He will see no one this morning."
But Linden had recognized his visitor.
"This is Mr. Malone, my dear, of the Daily Gazette. He was with us last night. We had a good sitting, had we not, sir?"
"Marvellous!" said Malone. "But what is amiss?"
Both husband and wife poured out their sorrows.
"What a dirty business!" cried Malone, with disgust.
"I am sure the public does not realize how this law is enforced, or there would be a row. This agent-provocateur business is quite foreign to British justice. But in any case, Linden, you are a real medium. The law was made to suppress false ones."
"There are no real mediums in British law," said Linden, ruefully. "I expect the more real you are the greater the offence. If you are a medium at all and take money you are liable. But how can a medium live if he does not take money? It's a man's whole work and needs all his strength. You can't be a carpenter all day and a first-class medium in the evening."
"What a wicked law! It seems to be deliberately stifling all physical proofs of spiritual power."
"Yes, that is just what it is. If the Devil passed a law it would be just that. It is supposed to be for the protection of the public and yet no member of the public has ever been known to complain. Every case is a police trap. And yet the police know as well as you or I that every Church charity garden-party has got its clairvoyante or its fortune-teller."
"It does seem monstrous. What will happen now?"
"Well, I expect a summons will come along. Then a police court case. Then fine or imprisonment. It's the second time, you see."
"Well, your friends will give evidence for you and we will have a good man to defend you."
Linden shrugged his shoulders.
"You never know who are your friends. They slip away like water when it comes to the pinch."
"Well, I won't, for one," said Malone, heartily. "Keep me in touch with what is going on. But I called because I had something to ask you."
"I am sorry, but I am really not fit." Linden held out a quivering hand.
"No, no, nothing psychic. I simply wanted to ask you whether the presence of a strong sceptic would stop all your phenomena?"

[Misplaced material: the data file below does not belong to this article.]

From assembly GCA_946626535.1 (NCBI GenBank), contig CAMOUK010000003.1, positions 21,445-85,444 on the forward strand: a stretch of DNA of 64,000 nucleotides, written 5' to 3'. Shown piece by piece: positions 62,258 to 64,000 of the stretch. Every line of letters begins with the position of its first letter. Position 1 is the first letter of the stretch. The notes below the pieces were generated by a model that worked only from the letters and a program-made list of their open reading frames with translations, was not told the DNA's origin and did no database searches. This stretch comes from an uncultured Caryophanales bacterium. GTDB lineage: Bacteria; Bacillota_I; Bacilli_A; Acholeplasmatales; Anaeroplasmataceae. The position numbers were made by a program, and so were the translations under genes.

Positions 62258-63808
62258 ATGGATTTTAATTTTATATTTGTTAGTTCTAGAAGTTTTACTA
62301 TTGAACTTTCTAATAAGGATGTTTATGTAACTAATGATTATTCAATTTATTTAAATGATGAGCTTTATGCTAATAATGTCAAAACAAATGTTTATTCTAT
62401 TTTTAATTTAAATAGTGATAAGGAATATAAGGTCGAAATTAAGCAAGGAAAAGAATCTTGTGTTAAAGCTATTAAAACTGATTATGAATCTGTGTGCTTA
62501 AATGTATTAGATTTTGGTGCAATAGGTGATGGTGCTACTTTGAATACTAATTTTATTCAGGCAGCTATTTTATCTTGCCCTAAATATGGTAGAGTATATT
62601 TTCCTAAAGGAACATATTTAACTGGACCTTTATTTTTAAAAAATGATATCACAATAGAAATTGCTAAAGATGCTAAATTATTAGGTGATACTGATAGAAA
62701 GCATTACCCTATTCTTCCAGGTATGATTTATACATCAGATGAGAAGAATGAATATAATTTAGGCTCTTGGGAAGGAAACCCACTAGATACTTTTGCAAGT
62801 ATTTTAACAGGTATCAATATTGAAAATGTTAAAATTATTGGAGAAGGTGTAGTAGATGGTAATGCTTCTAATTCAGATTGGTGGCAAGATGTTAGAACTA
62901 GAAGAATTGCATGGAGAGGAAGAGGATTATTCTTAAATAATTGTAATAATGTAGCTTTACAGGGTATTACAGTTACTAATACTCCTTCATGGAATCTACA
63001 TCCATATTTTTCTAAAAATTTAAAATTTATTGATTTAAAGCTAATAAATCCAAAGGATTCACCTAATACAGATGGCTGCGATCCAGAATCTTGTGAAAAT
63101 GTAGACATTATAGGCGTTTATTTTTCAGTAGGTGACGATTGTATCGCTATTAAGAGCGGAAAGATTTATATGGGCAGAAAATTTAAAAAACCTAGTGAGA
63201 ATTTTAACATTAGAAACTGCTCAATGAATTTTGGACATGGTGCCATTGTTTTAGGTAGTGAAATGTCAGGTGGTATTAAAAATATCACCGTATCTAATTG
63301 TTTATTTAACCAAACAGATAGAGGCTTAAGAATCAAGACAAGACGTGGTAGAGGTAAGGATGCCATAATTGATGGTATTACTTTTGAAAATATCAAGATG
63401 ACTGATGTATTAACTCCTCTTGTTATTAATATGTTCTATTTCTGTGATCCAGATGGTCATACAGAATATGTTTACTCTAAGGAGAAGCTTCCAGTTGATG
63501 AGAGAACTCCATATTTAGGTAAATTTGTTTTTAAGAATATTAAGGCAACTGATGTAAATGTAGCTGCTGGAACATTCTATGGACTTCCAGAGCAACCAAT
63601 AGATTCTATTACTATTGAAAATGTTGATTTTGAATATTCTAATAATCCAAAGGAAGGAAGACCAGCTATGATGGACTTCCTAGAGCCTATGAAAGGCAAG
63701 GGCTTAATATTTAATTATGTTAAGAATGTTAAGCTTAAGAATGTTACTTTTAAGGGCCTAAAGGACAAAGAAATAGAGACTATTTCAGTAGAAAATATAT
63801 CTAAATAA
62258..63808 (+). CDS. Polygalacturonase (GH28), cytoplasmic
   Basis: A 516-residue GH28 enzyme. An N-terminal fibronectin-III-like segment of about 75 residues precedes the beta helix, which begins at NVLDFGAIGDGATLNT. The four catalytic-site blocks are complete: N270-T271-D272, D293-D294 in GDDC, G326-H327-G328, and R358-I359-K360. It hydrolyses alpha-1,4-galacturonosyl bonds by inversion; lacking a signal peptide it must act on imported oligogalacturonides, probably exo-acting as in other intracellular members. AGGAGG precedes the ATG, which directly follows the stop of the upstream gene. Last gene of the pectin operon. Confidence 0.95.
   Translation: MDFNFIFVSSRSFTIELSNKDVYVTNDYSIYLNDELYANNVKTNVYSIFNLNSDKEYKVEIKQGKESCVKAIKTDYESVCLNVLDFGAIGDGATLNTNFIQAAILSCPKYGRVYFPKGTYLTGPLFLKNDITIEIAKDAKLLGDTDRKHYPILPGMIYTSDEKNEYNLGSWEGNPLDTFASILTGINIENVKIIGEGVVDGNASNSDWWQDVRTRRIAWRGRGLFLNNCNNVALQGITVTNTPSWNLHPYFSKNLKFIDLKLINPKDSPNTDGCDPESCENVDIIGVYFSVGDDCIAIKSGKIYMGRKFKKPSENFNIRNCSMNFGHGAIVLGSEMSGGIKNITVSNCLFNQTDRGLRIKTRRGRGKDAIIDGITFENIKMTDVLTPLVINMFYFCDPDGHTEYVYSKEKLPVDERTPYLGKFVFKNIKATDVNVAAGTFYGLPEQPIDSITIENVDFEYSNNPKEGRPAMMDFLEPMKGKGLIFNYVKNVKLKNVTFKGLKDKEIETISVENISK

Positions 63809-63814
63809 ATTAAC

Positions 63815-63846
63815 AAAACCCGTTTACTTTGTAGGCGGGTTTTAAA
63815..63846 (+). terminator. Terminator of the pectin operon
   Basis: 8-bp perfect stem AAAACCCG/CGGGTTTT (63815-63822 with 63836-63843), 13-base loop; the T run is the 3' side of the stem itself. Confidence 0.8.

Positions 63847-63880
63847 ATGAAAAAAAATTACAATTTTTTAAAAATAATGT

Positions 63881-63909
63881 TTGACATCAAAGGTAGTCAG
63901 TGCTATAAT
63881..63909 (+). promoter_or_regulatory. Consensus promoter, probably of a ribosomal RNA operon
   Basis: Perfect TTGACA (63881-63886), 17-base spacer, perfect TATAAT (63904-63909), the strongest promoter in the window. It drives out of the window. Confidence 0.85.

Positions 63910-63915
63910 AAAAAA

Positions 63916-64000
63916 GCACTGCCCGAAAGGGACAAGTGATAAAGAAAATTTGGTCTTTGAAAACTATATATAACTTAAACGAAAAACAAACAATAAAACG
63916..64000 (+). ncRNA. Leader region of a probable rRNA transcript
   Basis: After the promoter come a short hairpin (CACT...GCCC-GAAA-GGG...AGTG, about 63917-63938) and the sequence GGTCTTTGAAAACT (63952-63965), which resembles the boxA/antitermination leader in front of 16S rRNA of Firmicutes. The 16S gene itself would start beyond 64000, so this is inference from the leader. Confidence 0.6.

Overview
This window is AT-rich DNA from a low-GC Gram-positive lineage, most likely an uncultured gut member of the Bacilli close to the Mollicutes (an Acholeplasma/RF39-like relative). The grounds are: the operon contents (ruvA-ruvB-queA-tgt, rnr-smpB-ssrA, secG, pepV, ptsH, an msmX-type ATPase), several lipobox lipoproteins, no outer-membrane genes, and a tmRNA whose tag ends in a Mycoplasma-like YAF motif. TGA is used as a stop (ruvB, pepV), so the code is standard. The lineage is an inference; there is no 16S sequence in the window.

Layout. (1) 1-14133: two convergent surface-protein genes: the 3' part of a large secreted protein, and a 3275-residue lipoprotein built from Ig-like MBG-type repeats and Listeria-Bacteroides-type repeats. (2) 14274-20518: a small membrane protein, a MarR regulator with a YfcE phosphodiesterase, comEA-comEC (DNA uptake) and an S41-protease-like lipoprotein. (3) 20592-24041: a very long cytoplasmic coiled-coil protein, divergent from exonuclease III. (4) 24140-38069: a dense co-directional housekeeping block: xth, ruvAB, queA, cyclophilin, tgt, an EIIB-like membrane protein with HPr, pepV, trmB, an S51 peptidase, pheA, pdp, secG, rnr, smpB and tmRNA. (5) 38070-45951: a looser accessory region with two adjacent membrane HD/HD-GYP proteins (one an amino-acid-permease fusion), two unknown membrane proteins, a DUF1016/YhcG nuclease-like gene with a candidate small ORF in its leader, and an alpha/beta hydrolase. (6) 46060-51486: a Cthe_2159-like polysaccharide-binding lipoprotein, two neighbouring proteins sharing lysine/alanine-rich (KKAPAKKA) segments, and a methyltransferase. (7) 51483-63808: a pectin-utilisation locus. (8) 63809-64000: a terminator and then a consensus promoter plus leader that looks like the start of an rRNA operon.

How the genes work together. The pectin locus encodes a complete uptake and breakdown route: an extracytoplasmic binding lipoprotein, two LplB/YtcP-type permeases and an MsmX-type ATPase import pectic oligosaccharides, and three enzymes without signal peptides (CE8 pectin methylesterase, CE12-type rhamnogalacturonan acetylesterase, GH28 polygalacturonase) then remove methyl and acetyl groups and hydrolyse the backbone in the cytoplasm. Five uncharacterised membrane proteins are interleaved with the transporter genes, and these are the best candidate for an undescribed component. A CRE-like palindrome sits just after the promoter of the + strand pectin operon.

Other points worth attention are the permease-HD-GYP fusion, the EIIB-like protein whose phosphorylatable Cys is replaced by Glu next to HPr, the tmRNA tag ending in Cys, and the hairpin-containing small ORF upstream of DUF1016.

"Not necessarily. But, of course, it makes everything more difficult. If they will be quiet and reasonable we can get results. But they know nothing, break every law, and ruin their own sittings. There was old Sherbank, the doctor, the other day. When the raps came on the table he jumped up, put his hand on the wall, and cried, 'Now then, put a rap on the palm of my hand within five seconds'. Because he did not get it he declared it was all humbug and stamped out of the room. They will not admit that there are fixed laws in this as in everything else."
"Well, I must confess that the man I am thinking of might be quite as unreasonable. It is the great Professor Challenger."
"Oh, yes, I've heard he is a hard case."
"Would you give him a sitting?"
"Yes, if you desired it."
"He won't come to you or to any place you name. He imagines all sorts of wires and contrivances. You might have to come down to his country house."
"I would not refuse if it might convert him."
"I can do nothing until this horrible affair is over. It will take a month or two."
"Well, I will keep in touch with you till then. When all is well again we shall make our plans and see if we can bring these facts before him, as they have been brought before me. Meanwhile, let me say how much I sympathize. We will form a committee of your friends and all that can will surely be done."
7. In Which The Notorious Criminal Gets What The British Law Considers To Be His Deserts
BEFORE we pursue further the psychic adventures of our hero and heroine, it would be well to see how the British law dealt with that wicked man, Mr. Tom Linden.
The two policewomen returned in triumph to Bardley Square Station where Inspector Murphy, who had sent them, was waiting for their report. Murphy was a jolly-looking, red-faced, black-moustached man who had a cheerful, fatherly way with women which was by no means justified by his age or virility.